Published: 14-06-2017 13:54 | Updated: 14-06-2017 13:54

What researchers think about the electronic logbook

Anna Jeraveus

Anna Jervaeus, Adjunct Lecturer at the Department of Neurobiology, Care Sciences and Society, has used KI ELN electronic research documentation since she started as a PhD student at Karolinska Institutet in 2010. A decision is expected soon to make it obligatory for all researchers at KI to document their research electronically.

Anna Jervaeus introduced the KI ELN system to her research group in 2010, and today supervises a PhD student who uses it, together with other supervisors.

“I think KI ELN is good. I learnt to use the system very quickly, and think it is user-friendly for the functions that I have used. It fulfils its purpose,” says Anna Jervaeus.

Among the advantages, she sees the possibility to gather documents together for the research group as a whole, it’s a secure place, and has the option to lock information that has been entered.

“Even though I know that I am not going to go in and fabricate something, it is good to know that I always lock the material after a certain time. It also makes it easy to get a good project structure,” she says.

KI ELN is often described as produced for lab research rather than the care research that Anna Jervaeus works with. For Anna, that which is called “experiment” in the system can be data collection, manuscript work, planning documents or meeting notes, for example.

“I have had to think about what is a reasonable way to divide the work, but have not experienced it as a problem that the system is not adapted to the research we are involved in. I have also had very good help and support from the KI Support Team when I have had questions,” she explains.

Making KI ELN obligatory from 2018

Some KI departments will introduce electronic research documentation earlier than 2019. One of them is the Department of Odontology where it has been decided to make KI ELN obligatory from 2018. Head of Department, Mats Trulsson, says they are currently holding introductory courses on how to use the system.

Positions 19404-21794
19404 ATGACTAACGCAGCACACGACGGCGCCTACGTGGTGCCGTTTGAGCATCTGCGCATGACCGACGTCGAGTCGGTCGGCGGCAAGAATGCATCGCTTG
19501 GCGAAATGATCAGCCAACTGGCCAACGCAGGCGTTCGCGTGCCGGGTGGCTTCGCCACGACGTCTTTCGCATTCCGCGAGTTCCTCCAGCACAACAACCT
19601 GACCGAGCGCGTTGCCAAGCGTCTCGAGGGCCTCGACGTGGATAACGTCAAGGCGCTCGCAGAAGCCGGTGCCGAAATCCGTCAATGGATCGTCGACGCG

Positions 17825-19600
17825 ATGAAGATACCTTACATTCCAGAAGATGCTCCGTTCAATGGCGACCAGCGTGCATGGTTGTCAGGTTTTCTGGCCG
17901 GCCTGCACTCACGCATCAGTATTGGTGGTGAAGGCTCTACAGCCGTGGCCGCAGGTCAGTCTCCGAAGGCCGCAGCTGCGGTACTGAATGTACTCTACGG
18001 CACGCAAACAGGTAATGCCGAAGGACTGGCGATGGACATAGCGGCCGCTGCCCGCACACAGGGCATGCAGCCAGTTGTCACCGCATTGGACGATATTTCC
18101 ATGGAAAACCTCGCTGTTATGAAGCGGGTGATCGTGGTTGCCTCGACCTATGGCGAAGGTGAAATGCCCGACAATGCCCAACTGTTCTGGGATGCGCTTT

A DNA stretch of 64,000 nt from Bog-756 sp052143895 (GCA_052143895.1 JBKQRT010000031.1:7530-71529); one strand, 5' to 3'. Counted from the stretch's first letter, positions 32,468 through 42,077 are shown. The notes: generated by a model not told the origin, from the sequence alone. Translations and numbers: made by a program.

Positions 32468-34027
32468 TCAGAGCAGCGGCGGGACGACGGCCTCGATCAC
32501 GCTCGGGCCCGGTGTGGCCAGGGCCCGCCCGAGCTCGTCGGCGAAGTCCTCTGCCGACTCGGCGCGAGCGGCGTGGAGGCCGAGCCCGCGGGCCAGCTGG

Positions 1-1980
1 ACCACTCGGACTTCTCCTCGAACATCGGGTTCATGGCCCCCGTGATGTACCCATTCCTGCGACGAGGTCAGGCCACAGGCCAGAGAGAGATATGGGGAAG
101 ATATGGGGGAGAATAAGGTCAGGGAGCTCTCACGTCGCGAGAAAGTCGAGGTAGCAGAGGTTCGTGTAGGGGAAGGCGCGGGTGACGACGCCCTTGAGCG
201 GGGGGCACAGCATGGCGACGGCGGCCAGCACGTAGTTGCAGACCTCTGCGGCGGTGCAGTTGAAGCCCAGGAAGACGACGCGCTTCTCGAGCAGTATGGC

“We need to improve our documentation in regard to research, and we see huge advantages with KI ELN. Our entire research will be documented and properly logged, and a leader will be able to retrieve documentation even if a researcher has moved, which at the moment can pose great problems,” he comments.

He believes that some researchers can experience the system as more complicated than the method they previously used, but says that this is something we just have to accept if we are to meet the requirement for a functioning research organisation.

Obligatory electronic research documentation throughout the whole of KI is, he believes, an excellent idea.
“It’s about confidence in research, that you can actually go back and demonstrate with documentation what you have done in research activities,” says Mats Trulsson.

High-security documentation

Björn Äng, associated with the Department of Neurobiology, Care Sciences and Society, started using KI ELN with a PhD student who was conducting parts of his research within the Armed Forces. High-security documentation was particularly appropriate in that case. That was about six years ago, and he believes that the system has been improved since then.

Björn Äng“There have been times when I have been irritated – there have been bugs, and projects that had been entered seized up – but of late everything has functioned well,” he adds.

Björn Äng believes KI ELN to be a good secure collection point for documents, such as ethical methods and individual study plans for PhD students. As a supervisor, he also appreciates the formalised communication – when a PhD student has started an experiment, it is sent to him for verification.

“It’s good that I have to review it and fill in that I have read and understood it. This makes it more formal and transparent than an ordinary email conversation or paper version. I like that”, he says.

However, he does find it slightly inflexible when creating your own structure with sub-categories in the system, and that these structures must be locked. But on the whole, he is positive to making electronic research documentation obligatory.

“It is excellent. When you use the electronic logbook, you start to think and find yourself thinking that ‘Hm, yes, I should perhaps document those meeting notes’. It’s a good reminder to have your papers in order”, he comments.

Text: Sara Nilsson